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Friday, September 21, 2012
Vaginal delivery safe for head first births before 32 weeks
NIH study compares early preterm birth outcomes for caesarean, vaginal deliveries.
Infants born to mothers attempting to deliver vaginally before the 32nd week of pregnancy are as likely to survive as those delivered by a planned cesarean, provided the fetus is in the head-first position, according to researchers at the National Institutes of Health.
Pregnancy typically lasts about 40 weeks. Infants born before the 37th week of pregnancy are classified as preterm, and those born before the 32nd week of pregnancy are classified as early preterm. Preterm infants are at risk for a number of health problems, including increased risk of infant death, cerebral palsy, developmental delays, infection and vision and hearing problems. According to the Centers for Disease Control and Prevention, 54 percent of all infant deaths in the United States (PDF - 785KB) occur among the 2 percent of infants born before the 32nd week of pregnancy.
Some studies have suggested that infants delivered vaginally before 32 weeks are less likely to survive through infancy than those delivered by a planned cesarean delivery, and more likely to suffer injury and health effects after passing through the birth canal. Cesarean delivery, especially in the early preterm period, poses risks for the mother, such as hemorrhage, bladder injury, and other complications. Women who undergo cesarean delivery are at risk for rupture of the uterus during labor and other complications in subsequent pregnancies.
For the current study, the researchers compared nearly 3,000 women who attempted to deliver vaginally to those who had delivered by a planned cesarean delivery because of a health risk to the mother or baby occurring before 32 weeks requiring delivery. For the fetus in the head first position, the success rate for attempted vaginal delivery was high; 84 percent of women delivered vaginally. Infants in the head-first position were as likely to survive after an attempted vaginal delivery as those delivered by planned cesarean delivery.
However, when the fetus was positioned feet-first (breech presentation), survival rates for deliveries before 32 weeks were considerably higher among infants delivered by planned cesarean delivery, the researchers found.
“The decision to deliver vaginally or by cesarean is an individual one, and must be made carefully by the woman, in close consultation with her physician,” said Uma M. Reddy, M.D., M.P.H., of the Pregnancy and Perinatology Branch of the Eunice Kennedy Shriver National Institute of Child Health and Human Development (NICHD), the NIH institute where the study was conducted. “Our study provides important information for women who are at risk for early preterm delivery and their physicians to take into account when making their decision.”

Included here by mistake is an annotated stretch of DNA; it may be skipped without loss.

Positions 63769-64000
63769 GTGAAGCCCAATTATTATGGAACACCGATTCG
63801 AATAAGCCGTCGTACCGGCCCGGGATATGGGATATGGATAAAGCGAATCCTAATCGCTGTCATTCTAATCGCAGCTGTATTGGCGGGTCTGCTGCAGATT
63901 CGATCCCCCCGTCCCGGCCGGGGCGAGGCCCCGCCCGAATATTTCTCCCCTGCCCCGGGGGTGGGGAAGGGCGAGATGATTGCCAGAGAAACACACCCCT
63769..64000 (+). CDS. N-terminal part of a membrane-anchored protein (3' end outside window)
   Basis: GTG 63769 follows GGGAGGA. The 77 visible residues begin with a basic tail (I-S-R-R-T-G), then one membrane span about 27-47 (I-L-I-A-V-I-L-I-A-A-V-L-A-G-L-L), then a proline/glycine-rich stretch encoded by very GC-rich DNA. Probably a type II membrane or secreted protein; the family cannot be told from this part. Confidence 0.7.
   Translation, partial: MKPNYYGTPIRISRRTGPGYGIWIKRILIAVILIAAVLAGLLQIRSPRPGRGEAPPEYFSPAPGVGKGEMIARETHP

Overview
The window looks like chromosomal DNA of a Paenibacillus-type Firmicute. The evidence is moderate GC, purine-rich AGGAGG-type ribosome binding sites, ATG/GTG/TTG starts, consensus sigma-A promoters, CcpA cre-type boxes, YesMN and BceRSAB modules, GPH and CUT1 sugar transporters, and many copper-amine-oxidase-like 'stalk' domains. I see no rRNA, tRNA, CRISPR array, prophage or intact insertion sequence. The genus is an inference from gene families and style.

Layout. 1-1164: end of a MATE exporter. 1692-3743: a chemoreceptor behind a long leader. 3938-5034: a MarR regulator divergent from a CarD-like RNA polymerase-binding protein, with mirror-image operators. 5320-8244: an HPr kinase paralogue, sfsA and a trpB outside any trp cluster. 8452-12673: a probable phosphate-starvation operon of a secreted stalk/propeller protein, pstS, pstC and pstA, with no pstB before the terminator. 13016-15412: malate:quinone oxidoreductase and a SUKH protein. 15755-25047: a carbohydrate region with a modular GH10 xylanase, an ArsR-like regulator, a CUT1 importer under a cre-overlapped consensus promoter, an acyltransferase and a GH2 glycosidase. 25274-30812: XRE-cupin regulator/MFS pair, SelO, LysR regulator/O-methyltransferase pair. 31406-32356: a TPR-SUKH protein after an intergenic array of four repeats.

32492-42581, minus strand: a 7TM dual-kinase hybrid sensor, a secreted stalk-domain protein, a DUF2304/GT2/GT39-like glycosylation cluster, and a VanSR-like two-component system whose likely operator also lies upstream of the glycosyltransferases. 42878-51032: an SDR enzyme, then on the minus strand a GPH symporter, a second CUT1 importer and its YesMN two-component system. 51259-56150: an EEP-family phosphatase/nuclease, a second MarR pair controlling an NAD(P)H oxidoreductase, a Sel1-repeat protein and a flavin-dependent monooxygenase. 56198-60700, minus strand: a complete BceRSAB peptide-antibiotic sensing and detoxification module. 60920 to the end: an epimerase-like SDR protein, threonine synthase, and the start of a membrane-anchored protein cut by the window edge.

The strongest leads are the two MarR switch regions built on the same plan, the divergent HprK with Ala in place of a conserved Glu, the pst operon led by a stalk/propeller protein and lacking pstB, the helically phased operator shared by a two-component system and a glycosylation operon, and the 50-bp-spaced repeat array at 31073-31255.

Dr. Reddy conducted the research with NICHD colleagues Jun Zhang, M.D., Ph.D., Liping Sun, M.D., Zhen Chen, Ph.D., Tonse N.K. Raju, M.D., and S. Katherine Laughon, M.D.,. Dr. Zhang is also affiliated with Shanghai Jiaotong University in China.
Their findings appear online in the American Journal of Obstetrics and Gynecology.
The researchers analyzed data from the NICHD Consortium on Safe Labor, a long-term study of labor and delivery practices conducted and supported by the NICHD.
Nearly 80 percent of the women with a fetus positioned head-first attempted a vaginal delivery, and 84 percent of them were successful. The remainder ultimately delivered by cesarean. Of the breech pregnancies, about 30 percent of women attempted vaginal delivery and, depending on the gestational age, between 17 and 28 percent were successful.
“The next step for our research is to further understand adverse outcomes associated with extremely preterm delivery and to determine what long-term neurological and physical disabilities may be associated with these deliveries,” Dr. Reddy said.
About the Eunice Kennedy Shriver National Institute of Child Health and Human Development (NICHD): The NICHD sponsors research on development, before and after birth; maternal, child, and family health; reproductive biology and population issues; and medical rehabilitation. For more information, visit the Institute's website at http://www.nichd.nih.gov.
About the National Institutes of Health (NIH): NIH, the nation's medical research agency, includes 27 Institutes and Centers and is a component of the U.S. Department of Health and Human Services. NIH is the primary federal agency conducting and supporting basic, clinical, and translational medical research, and is investigating the causes, treatments, and cures for both common and rare diseases. For more information about NIH and its programs, visit www.nih.gov.
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